Page 36: of Maritime Reporter Magazine (March 1992)

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Murphy Offers Free

Brochures On Alarms,

Controls, Switches

Frank W. Murphy Mfr. has been producing various gages, alarms, control devices and switches for marine engines and equipment for over 50 years.

Murphy gages include tempera- ture, pressure/vacuum and fluid level gages and are made with their own shutdown devices when appli- cable. If the operating levels of dif- ferent gages are too high or too low the shutdown devices will activate to prevent costly engine damage.

These products allow for fewer people to run an engine room effi- ciently.

Murphy also produces speed con- trol gauges which monitor engine rpm and are controlled by Murphy electronic tachometers.

Various types of instrument and alarm panels can be custom-made according to specific needs. The company also offers various types of control systems, valves and alarm systems to augment their products.

For further information about

Murphy products,

Circle 123 on Reader Service Card

Lonseal, Inc. Offers

New Vinyl Sheet Flooring

With Steel Plate Look

Lonseal, Inc., Carson, Calif., re- cently announced the development of a new resilient sheet flooring with the high-tech look of steel plate.

Lonplate II offers a lighter, more open pattern spacing design.

Using a smaller embossed "dia- mond" than the original Lonplate, the new Lonplate II offers the choice of a more design-oriented appear- ance. Since it is slip resistant, it is ideal for areas where traction and safety are important and for all types of commercial installations.

Lonplate II comes in 6 foot by 60 foot rolls and is offered in eight col- ors.

For more information about

Lonplate II,

Circle 124 on Reader Service Card

MarAd Awards Funds

To N.Y. Maritime

For Simulator Purchase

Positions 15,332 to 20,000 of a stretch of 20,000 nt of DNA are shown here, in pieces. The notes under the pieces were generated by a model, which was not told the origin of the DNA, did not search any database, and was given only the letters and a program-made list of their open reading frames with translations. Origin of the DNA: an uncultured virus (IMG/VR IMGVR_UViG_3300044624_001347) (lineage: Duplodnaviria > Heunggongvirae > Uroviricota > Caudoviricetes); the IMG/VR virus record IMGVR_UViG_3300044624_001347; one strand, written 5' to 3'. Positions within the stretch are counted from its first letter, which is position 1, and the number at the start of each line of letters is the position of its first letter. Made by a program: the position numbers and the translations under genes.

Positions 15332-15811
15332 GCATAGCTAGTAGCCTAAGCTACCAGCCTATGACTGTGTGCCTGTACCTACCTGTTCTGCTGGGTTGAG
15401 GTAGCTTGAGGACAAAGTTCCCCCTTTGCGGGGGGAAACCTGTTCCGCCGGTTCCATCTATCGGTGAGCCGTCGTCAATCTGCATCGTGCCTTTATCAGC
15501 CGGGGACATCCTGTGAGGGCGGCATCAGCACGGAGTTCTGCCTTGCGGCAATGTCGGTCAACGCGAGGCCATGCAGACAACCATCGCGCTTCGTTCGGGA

The Maritime Administration recently announced the award of $581,000 to the State University of

New York Maritime College at Ft.

Schuyler, New York, to assist the college in its procurement of a full bridge simulator.

The assistance was authorized as one part of Mar Ad's program to as- sist the six state maritime acad- emies in the United States. In 1992, a total of $1.2 million in appropri- ated funds is available to the schools as matching funds to purchase simu- lators; an additional $800,000 will be made from the sale of obsolete vessels for scrap from MarAd's Na- tional Defense Reserve Fleet (NDRF). The New York Maritime

College is the first academy to re- ceive these funds.

Under this system, the maritime college will select the simulation equipment that is best suited for their programs. The colleges are required to raise and commit their own share of the necessary funds prior to receiving a matching amount from MarAd.

In announcing this award, Cap- tain Warren G. Leback, maritime administrator, said: "New York

Maritime College and its president,

Adm. Floyd H. Miller are to be congratulated for their successful efforts to raise funds for this new simulator. Computer-driven simu- lator equipment represents the cur- rent state-of-the-art in teaching aids, especially for high technology sys- tems like modern oceangoing ships.

We are pleased to be able to offer this substantial assistance to New

York Maritime College." /V I Mackay f




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Whether you own a small boat or a large ship, pre-heating your engine has some distinct advantages you should consider. "White smoke" is virtually eliminated on start-up. Noise and air pollution is minimized. Needless idling is eliminated, reducing engine wear and fuel costs. Time is extended between overhauls. And harmful friction and wear is halted during cold weather starts.

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Fax: (509) 534-4216 36 Circle 244 on Reader Service Card Circle 247 on Reader Service Card

Maritime Reporter

First published in 1881 Maritime Reporter is the world's largest audited circulation publication serving the global maritime industry.